Cape Lookout
Cape Lookout photo credit: National Park Service.

Every year, visitors flock to North Carolina’s national seashores. Some come to camp under the stars, others to admire lighthouses or catch a glimpse of the wild horses that roam there. But these shores are in danger.

If nothing is done to reduce global carbon pollution, sea levels at Cape Hatteras and Cape Lookout could rise by about two-and-a-half feet by the end of the century. Long stretches of the seashore would be underwater.

That’s according to a report published by the National Park Service. Author Maria Caffrey of the University of Colorado says that in the worst-case scenario, protecting these coastal areas would require extreme measures, such as building huge sea walls.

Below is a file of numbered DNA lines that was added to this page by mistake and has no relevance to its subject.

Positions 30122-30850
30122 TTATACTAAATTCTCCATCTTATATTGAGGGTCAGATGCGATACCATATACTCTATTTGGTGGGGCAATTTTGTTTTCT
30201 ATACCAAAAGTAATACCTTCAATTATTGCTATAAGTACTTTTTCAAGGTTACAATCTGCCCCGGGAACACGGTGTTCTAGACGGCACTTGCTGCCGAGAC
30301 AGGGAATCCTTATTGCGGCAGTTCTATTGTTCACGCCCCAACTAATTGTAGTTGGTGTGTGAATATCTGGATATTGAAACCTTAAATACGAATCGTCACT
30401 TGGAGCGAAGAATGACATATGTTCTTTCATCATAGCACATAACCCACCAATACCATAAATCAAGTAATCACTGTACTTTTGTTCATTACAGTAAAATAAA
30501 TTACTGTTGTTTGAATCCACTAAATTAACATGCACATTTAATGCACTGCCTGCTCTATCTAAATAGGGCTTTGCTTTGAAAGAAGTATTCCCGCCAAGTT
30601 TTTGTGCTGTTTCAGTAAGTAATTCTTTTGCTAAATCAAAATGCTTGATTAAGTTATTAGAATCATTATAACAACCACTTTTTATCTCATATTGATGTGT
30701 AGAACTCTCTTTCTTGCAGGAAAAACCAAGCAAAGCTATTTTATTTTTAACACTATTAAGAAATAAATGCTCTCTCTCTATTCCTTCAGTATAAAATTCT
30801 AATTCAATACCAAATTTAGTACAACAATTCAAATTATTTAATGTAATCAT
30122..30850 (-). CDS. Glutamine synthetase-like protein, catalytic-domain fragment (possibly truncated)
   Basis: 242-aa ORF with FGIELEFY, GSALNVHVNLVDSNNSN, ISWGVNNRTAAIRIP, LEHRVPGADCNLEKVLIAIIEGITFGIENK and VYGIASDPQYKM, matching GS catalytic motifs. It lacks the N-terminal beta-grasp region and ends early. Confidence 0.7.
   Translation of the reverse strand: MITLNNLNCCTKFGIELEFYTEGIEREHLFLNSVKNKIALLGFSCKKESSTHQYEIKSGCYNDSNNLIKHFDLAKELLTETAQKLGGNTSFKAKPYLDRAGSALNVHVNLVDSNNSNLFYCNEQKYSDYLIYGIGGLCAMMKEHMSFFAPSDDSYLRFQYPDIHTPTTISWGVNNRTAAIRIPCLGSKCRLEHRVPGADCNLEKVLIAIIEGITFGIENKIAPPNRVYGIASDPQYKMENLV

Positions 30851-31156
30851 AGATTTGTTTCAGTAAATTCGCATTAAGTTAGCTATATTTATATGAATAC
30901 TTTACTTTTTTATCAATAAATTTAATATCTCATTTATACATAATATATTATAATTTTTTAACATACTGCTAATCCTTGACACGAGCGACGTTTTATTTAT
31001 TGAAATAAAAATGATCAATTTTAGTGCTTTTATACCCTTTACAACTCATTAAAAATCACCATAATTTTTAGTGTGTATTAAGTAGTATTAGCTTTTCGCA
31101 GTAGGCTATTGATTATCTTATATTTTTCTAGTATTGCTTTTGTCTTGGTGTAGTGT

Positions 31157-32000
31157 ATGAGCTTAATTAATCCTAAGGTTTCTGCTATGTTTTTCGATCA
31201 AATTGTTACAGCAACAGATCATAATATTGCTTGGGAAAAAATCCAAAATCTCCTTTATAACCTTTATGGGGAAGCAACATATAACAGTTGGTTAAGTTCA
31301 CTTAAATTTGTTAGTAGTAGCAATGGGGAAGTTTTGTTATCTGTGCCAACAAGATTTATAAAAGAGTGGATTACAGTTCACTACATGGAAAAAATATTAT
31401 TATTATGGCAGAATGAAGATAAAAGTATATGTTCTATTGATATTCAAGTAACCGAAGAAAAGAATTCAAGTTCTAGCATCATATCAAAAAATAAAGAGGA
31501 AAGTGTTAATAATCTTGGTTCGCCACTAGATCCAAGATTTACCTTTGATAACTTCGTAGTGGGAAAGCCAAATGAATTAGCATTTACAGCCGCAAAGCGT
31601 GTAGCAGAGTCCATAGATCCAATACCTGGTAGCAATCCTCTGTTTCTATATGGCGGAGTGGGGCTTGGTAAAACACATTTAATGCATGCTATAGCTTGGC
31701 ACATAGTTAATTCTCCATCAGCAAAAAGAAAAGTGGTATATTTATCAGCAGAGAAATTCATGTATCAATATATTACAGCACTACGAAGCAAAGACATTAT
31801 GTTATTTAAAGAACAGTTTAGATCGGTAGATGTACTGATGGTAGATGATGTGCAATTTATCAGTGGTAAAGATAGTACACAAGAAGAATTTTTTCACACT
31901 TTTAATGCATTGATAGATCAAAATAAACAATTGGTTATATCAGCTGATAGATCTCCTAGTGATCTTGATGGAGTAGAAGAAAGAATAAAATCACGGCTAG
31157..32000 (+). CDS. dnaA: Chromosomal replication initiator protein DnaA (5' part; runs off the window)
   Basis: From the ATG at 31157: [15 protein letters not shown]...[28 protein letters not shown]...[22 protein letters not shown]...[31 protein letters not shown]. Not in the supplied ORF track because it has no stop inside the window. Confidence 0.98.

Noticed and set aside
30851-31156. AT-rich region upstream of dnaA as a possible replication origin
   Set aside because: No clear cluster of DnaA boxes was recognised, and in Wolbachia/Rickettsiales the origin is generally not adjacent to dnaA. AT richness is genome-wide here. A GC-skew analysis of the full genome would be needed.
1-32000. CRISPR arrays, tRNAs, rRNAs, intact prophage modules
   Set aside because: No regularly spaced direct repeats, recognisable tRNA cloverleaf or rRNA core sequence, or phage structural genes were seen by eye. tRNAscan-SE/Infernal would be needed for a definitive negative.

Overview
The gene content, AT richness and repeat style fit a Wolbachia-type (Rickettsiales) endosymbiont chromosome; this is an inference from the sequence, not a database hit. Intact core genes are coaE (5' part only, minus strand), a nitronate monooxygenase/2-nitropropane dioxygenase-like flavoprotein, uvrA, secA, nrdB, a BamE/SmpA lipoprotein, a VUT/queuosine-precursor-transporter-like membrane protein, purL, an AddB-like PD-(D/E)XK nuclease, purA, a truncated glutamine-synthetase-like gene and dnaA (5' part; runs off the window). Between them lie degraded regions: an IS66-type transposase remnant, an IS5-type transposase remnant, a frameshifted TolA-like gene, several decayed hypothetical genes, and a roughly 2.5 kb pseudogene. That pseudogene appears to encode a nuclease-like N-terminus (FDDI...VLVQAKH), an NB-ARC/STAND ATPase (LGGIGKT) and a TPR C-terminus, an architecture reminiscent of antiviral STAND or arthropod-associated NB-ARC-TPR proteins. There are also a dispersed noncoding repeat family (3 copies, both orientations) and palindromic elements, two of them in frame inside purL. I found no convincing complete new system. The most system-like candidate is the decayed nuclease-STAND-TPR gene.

But, she says, interventions like that are extremely expensive. And …

Caffrey: “One could argue that that would really take away from what makes these places so special.”

So she says, the best way to preserve this special place is to reduce carbon pollution.

Caffrey: “If we decide to change our actions today, sea levels are still going to rise, but they won’t rise to the extreme levels that are the highest on my report.”

And that difference will be critical to the future of North Carolina’s national seashore.

Reporting credit: Sarah Kennedy/ChavoBart Digital Media.

Bruce Lieberman

Bruce Lieberman, a long-time journalist, has covered climate change science, policy, and politics for nearly two decades. A newspaper reporter for 20 years, Bruce worked for The San Diego Union-Tribune...